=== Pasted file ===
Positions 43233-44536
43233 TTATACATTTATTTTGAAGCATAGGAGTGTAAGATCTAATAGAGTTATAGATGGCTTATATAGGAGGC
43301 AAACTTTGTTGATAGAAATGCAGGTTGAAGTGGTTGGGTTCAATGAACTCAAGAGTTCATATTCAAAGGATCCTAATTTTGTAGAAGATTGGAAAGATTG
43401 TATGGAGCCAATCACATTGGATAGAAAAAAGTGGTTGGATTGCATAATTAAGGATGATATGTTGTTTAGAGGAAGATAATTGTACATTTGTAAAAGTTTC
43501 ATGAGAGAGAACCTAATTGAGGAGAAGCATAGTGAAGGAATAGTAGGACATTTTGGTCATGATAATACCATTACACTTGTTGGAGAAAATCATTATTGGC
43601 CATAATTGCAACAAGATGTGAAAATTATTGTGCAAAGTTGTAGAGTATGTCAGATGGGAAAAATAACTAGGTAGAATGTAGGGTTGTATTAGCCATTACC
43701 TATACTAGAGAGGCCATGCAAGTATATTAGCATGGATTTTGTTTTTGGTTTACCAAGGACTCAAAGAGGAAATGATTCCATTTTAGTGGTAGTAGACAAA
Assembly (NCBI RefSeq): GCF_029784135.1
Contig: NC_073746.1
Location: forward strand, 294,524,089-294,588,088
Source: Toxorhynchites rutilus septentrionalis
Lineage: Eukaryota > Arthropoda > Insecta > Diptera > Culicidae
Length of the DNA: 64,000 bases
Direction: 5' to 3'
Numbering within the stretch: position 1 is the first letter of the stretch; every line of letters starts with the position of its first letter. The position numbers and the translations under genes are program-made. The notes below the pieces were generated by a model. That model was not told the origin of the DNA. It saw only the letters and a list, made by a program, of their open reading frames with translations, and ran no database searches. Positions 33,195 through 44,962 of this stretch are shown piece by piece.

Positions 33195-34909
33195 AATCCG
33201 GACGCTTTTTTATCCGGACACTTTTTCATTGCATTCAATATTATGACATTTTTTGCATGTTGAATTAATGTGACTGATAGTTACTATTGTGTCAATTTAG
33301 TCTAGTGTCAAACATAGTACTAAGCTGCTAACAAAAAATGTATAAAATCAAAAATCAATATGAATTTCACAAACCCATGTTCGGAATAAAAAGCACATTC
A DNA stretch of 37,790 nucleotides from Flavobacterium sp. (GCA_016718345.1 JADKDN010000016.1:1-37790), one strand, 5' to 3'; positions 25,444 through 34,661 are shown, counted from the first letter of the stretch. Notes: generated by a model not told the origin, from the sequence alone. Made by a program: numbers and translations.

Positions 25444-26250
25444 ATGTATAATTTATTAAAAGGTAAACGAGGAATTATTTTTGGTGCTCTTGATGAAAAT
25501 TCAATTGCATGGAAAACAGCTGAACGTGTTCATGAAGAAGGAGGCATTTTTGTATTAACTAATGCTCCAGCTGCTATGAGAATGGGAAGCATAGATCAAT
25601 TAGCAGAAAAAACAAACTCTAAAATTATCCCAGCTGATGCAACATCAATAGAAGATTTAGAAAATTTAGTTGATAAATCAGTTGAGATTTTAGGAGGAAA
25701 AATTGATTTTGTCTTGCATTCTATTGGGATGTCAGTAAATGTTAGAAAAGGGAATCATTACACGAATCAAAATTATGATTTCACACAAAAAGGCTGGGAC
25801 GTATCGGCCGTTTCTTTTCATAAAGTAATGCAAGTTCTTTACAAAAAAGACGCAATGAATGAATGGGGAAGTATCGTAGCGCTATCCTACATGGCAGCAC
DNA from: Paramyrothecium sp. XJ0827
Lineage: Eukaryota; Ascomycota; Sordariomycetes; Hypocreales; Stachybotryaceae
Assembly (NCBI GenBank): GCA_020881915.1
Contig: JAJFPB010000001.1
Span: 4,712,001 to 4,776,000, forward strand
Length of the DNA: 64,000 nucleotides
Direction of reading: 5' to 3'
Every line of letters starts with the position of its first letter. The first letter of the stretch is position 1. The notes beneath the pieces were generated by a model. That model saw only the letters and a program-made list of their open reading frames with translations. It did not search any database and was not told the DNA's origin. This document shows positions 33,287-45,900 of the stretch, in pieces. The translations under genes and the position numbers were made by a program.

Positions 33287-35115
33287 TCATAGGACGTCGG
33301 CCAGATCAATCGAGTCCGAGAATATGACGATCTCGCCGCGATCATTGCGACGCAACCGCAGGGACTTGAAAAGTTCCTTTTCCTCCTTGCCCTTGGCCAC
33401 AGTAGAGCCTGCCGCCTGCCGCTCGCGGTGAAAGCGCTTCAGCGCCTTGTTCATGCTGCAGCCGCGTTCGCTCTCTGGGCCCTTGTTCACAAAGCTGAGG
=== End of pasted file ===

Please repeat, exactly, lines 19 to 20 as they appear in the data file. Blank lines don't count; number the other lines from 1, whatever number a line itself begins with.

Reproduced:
33301 TCTAGTGTCAAACATAGTACTAAGCTGCTAACAAAAAATGTATAAAATCAAAAATCAATATGAATTTCACAAACCCATGTTCGGAATAAAAAGCACATTC
A DNA stretch of 37,790 nucleotides from Flavobacterium sp. (GCA_016718345.1 JADKDN010000016.1:1-37790), one strand, 5' to 3'; positions 25,444 through 34,661 are shown, counted from the first letter of the stretch. Notes: generated by a model not told the origin, from the sequence alone. Made by a program: numbers and translations.